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The Good Deed - Directed by Eugene E~NRG

The Good Deed is Eugene E-Nrg’s fourth film whose first film, Bastard, was released in 2007, and was followed by The Otherside in 2010. Shot in Australia, the fifteen-minute short is directed, written, and produced with a budget of $28,000, and features two main characters.

The Good Deed is an experimental short that pronounces the filmmaker’s best endeavors to utilize every tool offered by his medium in order to focus on the details of every scene. From the opening sequence, for instance, E-Nrg tries to depict the mindsets of the characters by presenting separate images of the police officers, manacled Tyrone, and Uncle Lucky himself. Dutch angle shots, extreme close-ups, the abstract scene where a hand knocks on the door in the dark, dolly camera movements where the camera moves away from Tyrone and the officers, or towards them to create POV shots, along with the simultaneous portrayal of the relationship between the officers and Tyrone, who apparently seems to dislikes them, are all creative scenes and various ideas that proclaim the filmmaker’s deep and comprehensive understanding of his medium and all its capabilities. E-Nrg knows very well how to implement a whole range of cinematic principals and techniques in order to successfully create tone and setting, two pivotal elements of short films whose creation needs a high level of expertise. Through these camera movements and guiding the actors towards giving deliberately exaggerated and at times realistic performances, E-Nrg has created an exceptional atmosphere between experimental and realistic.

Uncle Lucky is cast as an unpredictable character. He is adeptly depicted in the first flashback sequence as carefree and indifferent, at times impatient and at times energetic; a protester representing a protest movement, and a fighter at the same time. The film makes use of a variety of techniques such as intertitling the dialogues between its two main characters (to translate their conversation) in order to create a thorough experimental effect in every respect including changing the genre and mood, the methods used to help actors perform, and depicting the nature of human relations which move on the narrow border of seriousness and comedy.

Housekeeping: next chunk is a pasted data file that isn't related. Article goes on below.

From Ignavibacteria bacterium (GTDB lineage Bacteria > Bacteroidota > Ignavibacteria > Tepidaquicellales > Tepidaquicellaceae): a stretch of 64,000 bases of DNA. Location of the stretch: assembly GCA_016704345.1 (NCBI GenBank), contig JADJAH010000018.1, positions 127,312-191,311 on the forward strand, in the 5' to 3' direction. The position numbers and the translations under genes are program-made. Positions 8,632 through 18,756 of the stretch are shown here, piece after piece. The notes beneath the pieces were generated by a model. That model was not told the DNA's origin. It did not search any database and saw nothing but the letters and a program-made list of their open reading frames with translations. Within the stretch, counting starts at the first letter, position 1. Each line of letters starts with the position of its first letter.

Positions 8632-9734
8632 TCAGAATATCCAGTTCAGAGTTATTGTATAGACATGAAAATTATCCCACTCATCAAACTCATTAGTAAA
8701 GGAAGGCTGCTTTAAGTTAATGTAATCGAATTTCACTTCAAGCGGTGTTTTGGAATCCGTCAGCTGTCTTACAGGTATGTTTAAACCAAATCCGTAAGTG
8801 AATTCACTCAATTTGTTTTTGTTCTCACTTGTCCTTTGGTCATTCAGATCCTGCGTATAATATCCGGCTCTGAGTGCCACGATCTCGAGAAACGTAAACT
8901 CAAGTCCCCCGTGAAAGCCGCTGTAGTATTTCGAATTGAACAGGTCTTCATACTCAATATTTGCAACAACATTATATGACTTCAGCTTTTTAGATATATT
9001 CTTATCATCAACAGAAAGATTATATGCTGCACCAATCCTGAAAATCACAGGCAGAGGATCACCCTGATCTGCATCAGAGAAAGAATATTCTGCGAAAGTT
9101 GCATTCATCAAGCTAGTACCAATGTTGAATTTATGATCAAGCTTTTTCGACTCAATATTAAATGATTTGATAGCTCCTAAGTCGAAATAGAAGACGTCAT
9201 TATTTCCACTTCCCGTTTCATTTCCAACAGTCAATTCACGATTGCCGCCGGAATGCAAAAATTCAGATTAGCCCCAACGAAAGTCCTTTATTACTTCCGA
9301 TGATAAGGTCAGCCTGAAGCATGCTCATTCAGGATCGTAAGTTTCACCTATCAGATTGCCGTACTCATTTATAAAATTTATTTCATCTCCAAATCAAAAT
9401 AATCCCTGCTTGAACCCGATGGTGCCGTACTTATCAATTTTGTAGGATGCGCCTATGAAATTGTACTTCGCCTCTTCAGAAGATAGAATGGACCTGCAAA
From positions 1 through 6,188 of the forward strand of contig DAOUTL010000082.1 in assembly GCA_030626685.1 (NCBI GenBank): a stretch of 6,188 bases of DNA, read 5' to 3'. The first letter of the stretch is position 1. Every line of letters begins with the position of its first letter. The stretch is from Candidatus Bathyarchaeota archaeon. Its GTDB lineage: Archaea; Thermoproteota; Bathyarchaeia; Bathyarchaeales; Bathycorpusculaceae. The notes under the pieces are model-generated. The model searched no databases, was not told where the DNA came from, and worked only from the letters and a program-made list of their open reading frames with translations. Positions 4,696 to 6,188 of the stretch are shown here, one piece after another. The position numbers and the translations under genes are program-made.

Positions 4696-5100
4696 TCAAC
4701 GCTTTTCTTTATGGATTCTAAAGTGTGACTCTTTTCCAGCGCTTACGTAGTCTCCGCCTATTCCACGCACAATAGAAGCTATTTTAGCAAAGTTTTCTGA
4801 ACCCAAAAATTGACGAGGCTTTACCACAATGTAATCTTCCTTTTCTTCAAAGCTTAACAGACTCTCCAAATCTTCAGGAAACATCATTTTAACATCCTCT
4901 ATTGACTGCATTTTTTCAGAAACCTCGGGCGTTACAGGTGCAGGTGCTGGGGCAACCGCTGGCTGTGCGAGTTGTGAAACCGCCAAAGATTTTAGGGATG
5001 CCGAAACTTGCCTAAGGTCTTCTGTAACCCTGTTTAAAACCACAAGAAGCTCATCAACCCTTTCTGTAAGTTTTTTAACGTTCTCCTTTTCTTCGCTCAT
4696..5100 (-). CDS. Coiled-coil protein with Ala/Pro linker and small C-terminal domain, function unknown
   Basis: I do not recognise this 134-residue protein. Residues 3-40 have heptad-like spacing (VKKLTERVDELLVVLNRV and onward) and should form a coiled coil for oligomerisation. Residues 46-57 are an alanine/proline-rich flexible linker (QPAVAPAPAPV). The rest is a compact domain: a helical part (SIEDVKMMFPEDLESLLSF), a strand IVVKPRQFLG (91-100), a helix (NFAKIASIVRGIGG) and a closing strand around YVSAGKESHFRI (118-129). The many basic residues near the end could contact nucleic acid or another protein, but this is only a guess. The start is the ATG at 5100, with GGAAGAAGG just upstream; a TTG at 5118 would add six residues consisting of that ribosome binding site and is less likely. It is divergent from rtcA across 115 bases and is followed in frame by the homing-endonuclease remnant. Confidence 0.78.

As soon as Tyrone enters Uncle Lucky’s yard, a new atmosphere pervades. Now it is Tyrone who must experience this universe, exploring and discovering the details of the pictures on the wall, a discovery that introduces him to his family background. The moment he wears the boxing gloves he becomes part of the family background and connects to it. Here, too, the filmmaker has employed fascinating techniques to give meaning to Tyrone’s experiences (for example the abstract image of the back lighted boxing bag with smoke rising up from behind it in a blue background). Tyrone’s battle begins from this very moment and the filmmaker announces this beginning to the viewers. However, for as proud a boy as Tyrone, this is not going to be an easy battle, and he leaves Uncle Lucky’s yard. E-Nrg competently manages to reveal the inner universe of the characters by creating the right ambience via parallel cuts (to show an execution image one of the characters has in mind), appropriate decoupage, fast editing, and working simultaneously on the SOT.

Because of this perfect ambience, the viewer comes to believe Tyrone’s return to Uncle Lucky’s yard. His return is the result of feeling what the viewer has also witnessed through the film: battling for improvement, connecting with the past, and hope. Tyrone and Uncle Lucky’s final battle scene is the impressive climax of their simple human relationship, a climax that is presented just as it is, emotional, exciting, and full of hope, without exaggeration.

Eugene E~NRG

The Good Deed comes to a brilliant close when the camera moves backward and away from the final battle scene. It is creative, methodical, articulate, and has a distinct style within the framework of the short story it narrates.

E-Nrg’s film proves that even a simple narration can be riveting and intriguing by focusing on details and human relations, and creating the right atmosphere.


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